Robin. Dr. Watson. Al Gore. Here's to the loyal second banana, who sweats the details while numero uno collects the accolades.
In corporate America, good subordinates must bolster their leader's ego while checking theirs at the door. They must seek credit without upstaging the boss. At times, they must object without being objectionable.
They are "always the person in the middle, handling the stress, being a good soldier," says Jaye Smith, human relations consultant with New York's Arbor Group.
And the road to the top _ whether at the department, division or senior management level _ invariably winds through the deputy's office. So why don't more business schools and corporations teach fast trackers how to fulfill this critical role? "There are hundreds of courses on being a leader," says William Crockett, who wrote The Secrets of a Dynamic Subordinate that Every Manager Should Know. "But when you get fired, it's because you didn't please your boss."
The first responsibility of a good No. 2 is to win the boss' trust, says Amanda Rose, who fills that role as executive director of Stanford Coaching, a privately held New York company that tutors students for college entrance exams.
It took two years before Rose's boss trusted her with revenue-building duties. Now, she says, "it's important to me never to violate that trust."
Rose built that rapport by "knowing what I can and can't reveal" to others, by knowing that when the news media calls, her boss speaks for the company and by showing a united front to the staff.
That doesn't mean being a yes-person. At a recent staff meeting, "it was very obvious we had different opinions," she says. "I stated my opinion, then my boss Lisa said, "That's Amanda's opinion. Here are my thoughts.' " Such open discussion is good for the staff, she says, and most times, compromises can be worked out.
And if they can't? "I will probably capitulate," Rose says. You can't be a good subordinate with an "I'll-show-you" attitude, she explains.
That gets tricky when your boss' self-interest and the company's diverge, says management consultant Ira Chaleff, author of The Courageous Follower.
"Who is your loyalty to?" he asks. He votes for the company. By going against the boss, "you fear your career will be damaged," he says. "But in reality, it will be damaged more if you violate the common interest."
But remember, if you are going to take on your boss, the problemhad better be darned serious.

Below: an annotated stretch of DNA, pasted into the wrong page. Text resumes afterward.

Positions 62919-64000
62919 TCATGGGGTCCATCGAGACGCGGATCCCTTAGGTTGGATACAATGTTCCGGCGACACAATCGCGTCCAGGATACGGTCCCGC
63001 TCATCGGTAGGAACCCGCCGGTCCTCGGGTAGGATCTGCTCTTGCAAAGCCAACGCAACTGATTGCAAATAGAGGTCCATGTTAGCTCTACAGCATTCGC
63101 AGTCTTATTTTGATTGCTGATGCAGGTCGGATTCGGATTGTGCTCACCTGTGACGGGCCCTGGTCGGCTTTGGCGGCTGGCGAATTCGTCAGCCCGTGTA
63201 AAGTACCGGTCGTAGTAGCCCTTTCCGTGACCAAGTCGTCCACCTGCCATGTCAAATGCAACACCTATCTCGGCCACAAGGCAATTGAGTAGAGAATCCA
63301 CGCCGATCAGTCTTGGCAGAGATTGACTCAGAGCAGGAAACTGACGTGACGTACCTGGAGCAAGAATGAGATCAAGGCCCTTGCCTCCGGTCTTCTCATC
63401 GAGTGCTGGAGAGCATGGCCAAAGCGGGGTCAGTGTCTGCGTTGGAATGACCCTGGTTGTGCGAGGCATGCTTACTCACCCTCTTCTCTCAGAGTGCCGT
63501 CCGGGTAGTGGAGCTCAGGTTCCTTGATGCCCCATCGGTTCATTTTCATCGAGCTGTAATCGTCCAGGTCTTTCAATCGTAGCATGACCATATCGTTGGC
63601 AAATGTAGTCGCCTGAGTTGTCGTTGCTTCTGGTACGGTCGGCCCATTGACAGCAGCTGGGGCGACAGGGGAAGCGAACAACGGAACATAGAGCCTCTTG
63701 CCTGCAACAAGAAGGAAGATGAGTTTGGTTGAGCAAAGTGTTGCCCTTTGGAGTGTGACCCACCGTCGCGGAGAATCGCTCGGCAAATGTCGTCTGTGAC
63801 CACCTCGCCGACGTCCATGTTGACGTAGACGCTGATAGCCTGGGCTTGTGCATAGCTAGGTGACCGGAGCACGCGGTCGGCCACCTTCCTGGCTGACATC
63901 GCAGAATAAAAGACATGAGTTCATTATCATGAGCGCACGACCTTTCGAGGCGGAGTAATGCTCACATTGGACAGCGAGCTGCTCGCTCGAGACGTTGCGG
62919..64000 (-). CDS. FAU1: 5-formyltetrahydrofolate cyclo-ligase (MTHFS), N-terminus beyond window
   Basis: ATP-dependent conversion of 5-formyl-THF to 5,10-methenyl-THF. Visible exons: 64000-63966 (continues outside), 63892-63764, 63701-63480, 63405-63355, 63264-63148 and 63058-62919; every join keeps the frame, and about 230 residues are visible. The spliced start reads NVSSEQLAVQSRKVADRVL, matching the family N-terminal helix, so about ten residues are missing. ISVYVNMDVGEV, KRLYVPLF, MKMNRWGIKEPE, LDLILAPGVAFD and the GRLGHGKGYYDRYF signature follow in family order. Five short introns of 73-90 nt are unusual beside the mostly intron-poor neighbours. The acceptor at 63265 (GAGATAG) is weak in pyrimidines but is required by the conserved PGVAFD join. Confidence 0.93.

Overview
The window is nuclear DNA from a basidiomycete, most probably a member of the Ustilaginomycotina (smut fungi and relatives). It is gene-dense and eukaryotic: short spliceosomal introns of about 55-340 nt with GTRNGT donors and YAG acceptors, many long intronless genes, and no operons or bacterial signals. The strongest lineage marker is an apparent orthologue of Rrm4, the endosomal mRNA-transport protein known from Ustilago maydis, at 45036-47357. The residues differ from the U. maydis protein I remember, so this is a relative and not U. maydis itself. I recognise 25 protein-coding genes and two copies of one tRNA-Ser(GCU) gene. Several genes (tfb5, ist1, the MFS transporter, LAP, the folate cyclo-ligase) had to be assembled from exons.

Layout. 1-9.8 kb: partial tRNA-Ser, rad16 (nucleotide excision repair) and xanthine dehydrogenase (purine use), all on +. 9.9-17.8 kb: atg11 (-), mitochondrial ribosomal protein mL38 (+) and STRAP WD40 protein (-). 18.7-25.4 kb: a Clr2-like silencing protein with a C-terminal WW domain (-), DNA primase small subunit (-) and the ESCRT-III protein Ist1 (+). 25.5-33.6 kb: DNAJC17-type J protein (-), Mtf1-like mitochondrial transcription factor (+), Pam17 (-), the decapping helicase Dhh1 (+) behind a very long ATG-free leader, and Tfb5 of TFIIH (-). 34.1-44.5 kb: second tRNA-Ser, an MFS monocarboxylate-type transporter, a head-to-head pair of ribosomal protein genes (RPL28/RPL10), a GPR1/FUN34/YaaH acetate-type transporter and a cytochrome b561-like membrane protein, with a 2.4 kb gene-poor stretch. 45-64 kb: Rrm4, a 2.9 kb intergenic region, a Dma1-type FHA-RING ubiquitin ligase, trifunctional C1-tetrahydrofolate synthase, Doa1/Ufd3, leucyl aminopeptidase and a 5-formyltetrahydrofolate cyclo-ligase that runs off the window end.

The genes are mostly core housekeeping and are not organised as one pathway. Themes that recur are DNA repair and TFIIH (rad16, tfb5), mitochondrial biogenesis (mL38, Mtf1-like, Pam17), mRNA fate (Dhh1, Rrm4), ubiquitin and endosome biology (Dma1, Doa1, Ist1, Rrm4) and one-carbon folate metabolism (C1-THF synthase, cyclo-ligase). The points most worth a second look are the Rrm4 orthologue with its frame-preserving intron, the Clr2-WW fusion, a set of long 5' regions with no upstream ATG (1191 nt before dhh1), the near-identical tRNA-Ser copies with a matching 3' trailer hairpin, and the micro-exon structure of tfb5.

Some bosses hog the limelight, making it difficult for aides to get needed recognition. Rose has no such problems, but for those less fortunate, she advises: "You have to take the risk of approaching the boss and saying, "Look, something isn't going right here. I'm not here to complain or threaten. I just want to fix it.'
Here is what Rose's boss seeks in a good subordinate:
"I don't need someone who's going to give me huge ideas or create the map from ground zero," says Lisa Jacobson, Stanford Coaching's president. "I need someone who's going to make the map detailed and implement it."
She also wants someone who is direct and clear, with an open-minded attitude and a can-do spirit. "I want someone who says, "It's going to be okay. This is under control,'
" she says.
Surviving when you're No. 2
Here are pointers if you're trying to be a successful KNOW WHAT THE BOSS EXPECTS. Most companies want a second-in-command with the ability to fill the top spot, recruiter John Karrel says. But if the boss plans a long tenure, she may prefer an aide who is more comfortable out of the spotlight. You need to understand the situation. Good aides also anticipate the boss' concerns. "Know what keeps your boss awake at night," Karrel advises.
CARPE DIEM. "There were so many things to do that the sheriff couldn't always be there. That's your time to shine." says Michael Emerson who was a deputy at FCB Leberkatz Partners and now is a vice president and managing director at the ad agency.
REMEMBERING THE DETAILS. It may be dealing with the minutiae of the business plan, or even showing interest and enthusiasm.
TOOT YOUR OWN HORN, BUT VERY SOFTLY. "It's important to outline what you did, how you got there and what resources you used, so they know they can rely on you in the future," Arbor Group's Jaye Smith advises.
Source: Wall Street Journal